That revolution was driven almost entirely by farmers themselves. Some of us from research improved fertilizer, herbicide, and seed options but the big gains came from farmers. Adversity led to zero till, new crops, and new hope.


Let us go back to the home quarter I was raised on and see where we are now.

The gross revenue from the 2017 crop might have been close to what Grandfather reaped in 1917 but the 1917 net would have been much greater. The 1917 wheat price would be worth $34/bushel in 2018 dollars.

So, we have come through early prosperity that came only from the new soil, through many decades of challenges with a few bright spots. The current prosperity is in large measure due to the advanced crops and farming techniques that have developed in the past 20+ years.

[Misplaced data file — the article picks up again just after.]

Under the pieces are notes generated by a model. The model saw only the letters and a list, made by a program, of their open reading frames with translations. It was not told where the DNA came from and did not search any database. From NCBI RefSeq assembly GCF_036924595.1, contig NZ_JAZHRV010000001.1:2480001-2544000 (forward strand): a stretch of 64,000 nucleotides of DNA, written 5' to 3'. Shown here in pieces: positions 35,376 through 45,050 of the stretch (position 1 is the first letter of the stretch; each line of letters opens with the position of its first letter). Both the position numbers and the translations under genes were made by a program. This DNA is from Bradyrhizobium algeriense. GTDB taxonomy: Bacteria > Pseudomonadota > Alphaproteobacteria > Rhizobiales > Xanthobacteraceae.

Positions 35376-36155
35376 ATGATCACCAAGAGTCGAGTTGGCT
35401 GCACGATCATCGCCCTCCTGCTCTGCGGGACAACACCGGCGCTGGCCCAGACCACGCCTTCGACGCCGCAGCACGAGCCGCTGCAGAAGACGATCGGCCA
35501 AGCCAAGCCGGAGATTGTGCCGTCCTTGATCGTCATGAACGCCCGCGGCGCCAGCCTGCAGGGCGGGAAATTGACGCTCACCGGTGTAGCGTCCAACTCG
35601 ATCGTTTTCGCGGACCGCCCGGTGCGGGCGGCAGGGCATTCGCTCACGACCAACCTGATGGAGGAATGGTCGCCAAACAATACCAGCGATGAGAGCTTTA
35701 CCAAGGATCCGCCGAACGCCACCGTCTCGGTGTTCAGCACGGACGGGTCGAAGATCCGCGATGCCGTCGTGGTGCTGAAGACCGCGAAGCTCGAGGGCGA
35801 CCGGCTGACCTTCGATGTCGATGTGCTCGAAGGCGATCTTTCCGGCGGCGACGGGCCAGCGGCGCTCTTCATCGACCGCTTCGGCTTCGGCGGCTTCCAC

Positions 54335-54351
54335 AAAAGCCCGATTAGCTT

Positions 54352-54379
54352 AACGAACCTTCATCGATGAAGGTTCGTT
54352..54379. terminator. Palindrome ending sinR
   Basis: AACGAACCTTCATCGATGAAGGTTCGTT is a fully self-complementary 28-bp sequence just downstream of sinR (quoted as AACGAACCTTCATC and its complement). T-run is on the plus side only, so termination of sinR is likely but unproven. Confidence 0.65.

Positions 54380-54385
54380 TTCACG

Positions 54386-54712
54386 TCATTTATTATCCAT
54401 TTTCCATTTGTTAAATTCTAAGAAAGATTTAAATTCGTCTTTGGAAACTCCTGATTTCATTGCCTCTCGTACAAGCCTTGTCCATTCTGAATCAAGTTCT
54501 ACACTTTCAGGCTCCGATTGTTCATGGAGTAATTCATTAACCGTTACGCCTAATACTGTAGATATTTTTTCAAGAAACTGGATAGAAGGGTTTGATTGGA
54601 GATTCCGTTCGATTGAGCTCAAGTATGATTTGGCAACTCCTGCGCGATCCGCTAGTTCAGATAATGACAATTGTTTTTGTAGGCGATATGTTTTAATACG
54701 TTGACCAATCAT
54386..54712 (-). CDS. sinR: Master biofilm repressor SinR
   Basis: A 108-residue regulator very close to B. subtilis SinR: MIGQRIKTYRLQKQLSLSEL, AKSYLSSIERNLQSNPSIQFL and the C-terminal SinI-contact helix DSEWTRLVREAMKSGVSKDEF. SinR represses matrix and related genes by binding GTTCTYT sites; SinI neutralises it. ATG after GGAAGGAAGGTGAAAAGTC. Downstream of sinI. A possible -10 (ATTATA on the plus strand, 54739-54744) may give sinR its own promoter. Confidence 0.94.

We all hope the current prosperity will last but my parting advice is: beware the other side of the average.

Merry Christmas and Happy New Year to all.

About the author


Les Henry

J.L.(Les) Henry is a former professor and extension specialist at the University of Saskatchewan. He farms at Dundurn, Sask. He recently finished a second printing of “Henry’s Handbook of Soil and Water,” a book that mixes the basics and practical aspects of soil, fertilizer and farming. Les will cover the shipping and GST for “Grainews” readers. Simply send a cheque for $50 to Henry Perspectives, 143 Tucker Cres., Saskatoon, Sask., S7H 3H7, and he will dispatch a signed book.